The search for Eemian ice – University of Copenhagen

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Centre for Ice and Climate > Research > Drilling and analysing ice cores > History of ice core drilling in Greenland > The search for Eemian ice

The search for Eemian ice

The search for Eemian ice

The lack of undisturbed Eemian ice in the summit area of the Greenland ice sheet prompted a search for a drill site where deep layers were undisturbed. From radio echo sounding measurements a site 320 km NNW of the summit was selected for the North GReenland Ice core Project (NGRIP)

A new deep drill was developed for the NGRIP drilling based on the design of the drill that successfully penetrated the northern Greenland Hans Tausen ice cap during the summer of 1995. The NGRIP project commenced in 1996 and lasted until 2004 when bedrock was reached. As predicted, undisturbed layers extended very deep down in the ice sheet at NGRIP (in fact all the way to bedrock), but due to unforeseen melting at the bedrock only the last part of the Eemian was retrieved; the older ice had simply melted away.

The goal of retrieving a complete Eemian ice core profile from Greenland has, however, not been abandoned. New radio echo sounding profiles have been used to identify a drill site with undisturbed deep layers, but without significant basal melting. In 2007 equipment was moved from NGRIP to the new drill site called NEEM (North EEMian). In 2008, the NEEM camp was established and the pilot hole was drilled, and in 2009 the deep drilling will start using new and more environmentally friendly techniques that have been tested during the 2006 Flade Isblink field campaign in NE Greenland. The NEEM project will continue until 2011, but it is expected that bedrock will be reached during the summer of 2010.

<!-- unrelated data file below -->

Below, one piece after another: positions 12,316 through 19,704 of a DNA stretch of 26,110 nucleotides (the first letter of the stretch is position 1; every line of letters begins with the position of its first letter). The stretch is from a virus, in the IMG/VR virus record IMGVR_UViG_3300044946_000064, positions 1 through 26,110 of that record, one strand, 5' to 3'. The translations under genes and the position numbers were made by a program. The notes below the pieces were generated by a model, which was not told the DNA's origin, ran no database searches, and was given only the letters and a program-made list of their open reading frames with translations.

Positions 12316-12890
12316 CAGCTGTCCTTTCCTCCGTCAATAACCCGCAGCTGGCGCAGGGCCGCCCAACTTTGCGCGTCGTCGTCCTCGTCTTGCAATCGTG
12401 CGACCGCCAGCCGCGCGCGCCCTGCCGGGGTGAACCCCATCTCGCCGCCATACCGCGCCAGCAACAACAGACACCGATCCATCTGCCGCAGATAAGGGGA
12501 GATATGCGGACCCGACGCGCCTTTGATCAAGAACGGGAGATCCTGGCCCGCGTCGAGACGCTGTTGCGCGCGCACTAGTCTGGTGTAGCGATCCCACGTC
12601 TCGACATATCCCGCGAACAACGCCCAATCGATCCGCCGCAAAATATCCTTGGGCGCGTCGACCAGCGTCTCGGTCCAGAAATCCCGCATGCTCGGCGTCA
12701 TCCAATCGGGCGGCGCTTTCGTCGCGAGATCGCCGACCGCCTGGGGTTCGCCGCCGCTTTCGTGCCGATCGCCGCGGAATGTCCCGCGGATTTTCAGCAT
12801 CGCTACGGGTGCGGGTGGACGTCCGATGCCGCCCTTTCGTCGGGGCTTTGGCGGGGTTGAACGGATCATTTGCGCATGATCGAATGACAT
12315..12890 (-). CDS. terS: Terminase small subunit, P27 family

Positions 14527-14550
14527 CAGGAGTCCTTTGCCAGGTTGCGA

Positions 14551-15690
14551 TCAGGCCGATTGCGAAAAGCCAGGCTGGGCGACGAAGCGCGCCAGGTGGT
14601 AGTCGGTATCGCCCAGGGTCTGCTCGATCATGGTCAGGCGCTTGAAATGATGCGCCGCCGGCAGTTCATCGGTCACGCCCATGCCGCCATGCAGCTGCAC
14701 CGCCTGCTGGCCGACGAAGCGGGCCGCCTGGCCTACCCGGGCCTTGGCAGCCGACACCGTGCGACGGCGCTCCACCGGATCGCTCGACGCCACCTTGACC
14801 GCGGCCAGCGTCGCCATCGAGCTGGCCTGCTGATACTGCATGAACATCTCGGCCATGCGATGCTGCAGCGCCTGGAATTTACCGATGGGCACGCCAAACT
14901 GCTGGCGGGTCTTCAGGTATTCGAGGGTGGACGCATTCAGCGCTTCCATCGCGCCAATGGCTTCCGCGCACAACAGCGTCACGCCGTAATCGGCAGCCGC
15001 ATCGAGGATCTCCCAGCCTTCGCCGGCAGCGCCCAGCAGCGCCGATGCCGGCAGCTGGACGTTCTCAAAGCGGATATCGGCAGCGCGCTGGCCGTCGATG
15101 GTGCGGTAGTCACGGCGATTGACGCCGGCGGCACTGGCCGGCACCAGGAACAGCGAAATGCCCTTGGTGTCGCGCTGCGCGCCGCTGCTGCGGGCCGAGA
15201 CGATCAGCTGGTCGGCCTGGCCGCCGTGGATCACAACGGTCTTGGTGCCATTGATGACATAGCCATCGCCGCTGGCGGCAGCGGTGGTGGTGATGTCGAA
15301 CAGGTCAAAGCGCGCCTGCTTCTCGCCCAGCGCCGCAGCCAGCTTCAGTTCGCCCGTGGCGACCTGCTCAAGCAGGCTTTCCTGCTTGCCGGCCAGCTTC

The traverse

Movement of equipment from NGRIP to NEEM.


Read more about NGRIP and the NGRIP home page (page no longer updated, opens in new window)
Read more about the Flade Isblink field campaign (page no longer updated, opens in new window)
Read more about the NEEM project